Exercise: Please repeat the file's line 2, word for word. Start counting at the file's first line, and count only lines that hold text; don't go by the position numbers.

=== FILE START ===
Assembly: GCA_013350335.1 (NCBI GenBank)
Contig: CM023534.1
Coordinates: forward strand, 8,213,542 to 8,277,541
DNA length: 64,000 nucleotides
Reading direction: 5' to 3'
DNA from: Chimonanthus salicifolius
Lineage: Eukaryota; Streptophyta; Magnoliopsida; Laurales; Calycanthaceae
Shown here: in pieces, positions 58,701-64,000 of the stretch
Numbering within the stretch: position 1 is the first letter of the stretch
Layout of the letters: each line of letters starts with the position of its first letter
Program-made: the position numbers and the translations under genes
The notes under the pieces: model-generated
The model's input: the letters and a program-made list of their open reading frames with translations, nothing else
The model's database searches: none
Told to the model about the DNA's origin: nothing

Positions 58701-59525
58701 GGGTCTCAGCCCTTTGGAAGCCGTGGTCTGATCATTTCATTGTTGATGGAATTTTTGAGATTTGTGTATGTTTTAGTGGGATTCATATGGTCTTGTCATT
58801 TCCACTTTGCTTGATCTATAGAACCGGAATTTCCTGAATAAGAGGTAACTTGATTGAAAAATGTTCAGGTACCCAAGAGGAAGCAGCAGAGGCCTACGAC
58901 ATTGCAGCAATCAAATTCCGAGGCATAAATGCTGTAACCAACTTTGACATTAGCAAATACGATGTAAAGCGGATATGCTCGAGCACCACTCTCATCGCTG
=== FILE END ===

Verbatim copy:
Contig: CM023534.1